Watercress – cultivation methods and health effects

  • Jan Philpp Schuchardt Institute of Food Science and Human Nutrition, Leibniz University Hannover, Germany
  • Andreas Hahn Institute of Food Science and Human Nutrition, Leibniz University Hannover, Germany
  • Theresa Greupner Institute of Food Science and Human Nutrition, Leibniz University Hannover, Germany https://orcid.org/0000-0001-7510-4654
  • Paulina Wasserfurth Institute of Food Science and Human Nutrition, Leibniz University Hannover, Germany
  • María Rosales-López Institute of Botany, Leibniz University Hannover, Germany
  • Johann Hornbacher Institute of Botany, Leibniz University Hannover, Germany
  • Jutta Papenbrock Institute of Botany, Leibniz University Hannover, Germany https://orcid.org/0000-0003-0942-4072

Abstract

Watercress, Nasturtium officinale R. Br., is a native water or semiaquatic plant that has a high nutrient density. Physiologically relevant are the various glucosinolates, which possess positive health effects in form of their thio- and isothiocyanates. In an interdisciplinary project, we aim to develop a hydroponic, and finally an aquaponic, circulatory cultivation system and to study the health effects of watercress. In humans, there is a lack of data-based knowledge on potential beneficial health effects of watercress. Growth of watercress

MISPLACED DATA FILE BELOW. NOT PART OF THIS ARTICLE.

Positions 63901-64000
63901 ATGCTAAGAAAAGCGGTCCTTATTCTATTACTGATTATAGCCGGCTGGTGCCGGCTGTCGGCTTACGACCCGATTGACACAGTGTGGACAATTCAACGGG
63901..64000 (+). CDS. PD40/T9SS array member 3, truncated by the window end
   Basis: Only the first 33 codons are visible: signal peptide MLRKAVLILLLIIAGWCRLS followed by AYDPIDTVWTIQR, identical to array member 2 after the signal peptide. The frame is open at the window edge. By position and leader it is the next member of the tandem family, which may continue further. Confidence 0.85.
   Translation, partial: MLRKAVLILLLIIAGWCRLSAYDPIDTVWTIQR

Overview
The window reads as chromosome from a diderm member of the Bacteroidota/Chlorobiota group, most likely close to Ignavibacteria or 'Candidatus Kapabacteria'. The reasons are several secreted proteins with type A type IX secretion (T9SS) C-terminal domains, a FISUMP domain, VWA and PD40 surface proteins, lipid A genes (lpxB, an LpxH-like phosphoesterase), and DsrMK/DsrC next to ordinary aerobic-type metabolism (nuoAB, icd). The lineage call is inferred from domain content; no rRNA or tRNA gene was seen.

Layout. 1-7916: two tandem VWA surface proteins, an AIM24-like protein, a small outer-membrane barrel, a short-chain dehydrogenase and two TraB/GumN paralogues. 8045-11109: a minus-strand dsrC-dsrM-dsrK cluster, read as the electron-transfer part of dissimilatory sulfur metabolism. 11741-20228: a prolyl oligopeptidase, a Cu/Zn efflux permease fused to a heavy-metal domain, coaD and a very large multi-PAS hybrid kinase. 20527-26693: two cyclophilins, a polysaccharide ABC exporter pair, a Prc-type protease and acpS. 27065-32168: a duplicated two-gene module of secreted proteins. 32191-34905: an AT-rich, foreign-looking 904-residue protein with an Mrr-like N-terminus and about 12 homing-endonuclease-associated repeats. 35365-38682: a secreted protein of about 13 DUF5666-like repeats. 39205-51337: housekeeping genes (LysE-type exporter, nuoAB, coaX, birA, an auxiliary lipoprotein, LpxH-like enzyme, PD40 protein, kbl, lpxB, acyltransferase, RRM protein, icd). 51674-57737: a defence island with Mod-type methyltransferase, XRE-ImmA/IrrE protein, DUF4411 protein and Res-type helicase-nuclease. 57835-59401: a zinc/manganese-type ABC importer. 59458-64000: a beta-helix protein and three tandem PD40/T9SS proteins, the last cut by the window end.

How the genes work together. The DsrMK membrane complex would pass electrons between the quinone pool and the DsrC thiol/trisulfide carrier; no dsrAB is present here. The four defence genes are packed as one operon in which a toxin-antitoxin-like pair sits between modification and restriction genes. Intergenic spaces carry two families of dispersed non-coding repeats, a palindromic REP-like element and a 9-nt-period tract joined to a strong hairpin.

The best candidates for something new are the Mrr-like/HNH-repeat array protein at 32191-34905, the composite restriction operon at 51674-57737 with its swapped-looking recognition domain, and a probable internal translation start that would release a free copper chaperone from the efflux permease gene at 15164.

was followed during one season in an open-door hydroponic system. Watercress was also cultivated in the greenhouse in different substrates with different concentrations of nutrients and salt. The biomass production is strongly dependent on the temperature. The glucosinolate contents differ significantly during the growing season, especially during flowering. Watercress naturally grows in nutrient rich fresh waters, however, when cultivated at NaCl concentrations of up to 120 mM the gain in biomass is still high. In a human proof of-concept study, indications for antioxidant and anti-inflammatory effects of fresh watercress were observed already after a single dose intake of fresh watercress (85 g). Further in vivo and in vitro studies are planned to study health beneficial effects of watercress and its metabolic activity.

Published
2019-09-11
Section
SPECIAL - 100 years Journal of Applied Botany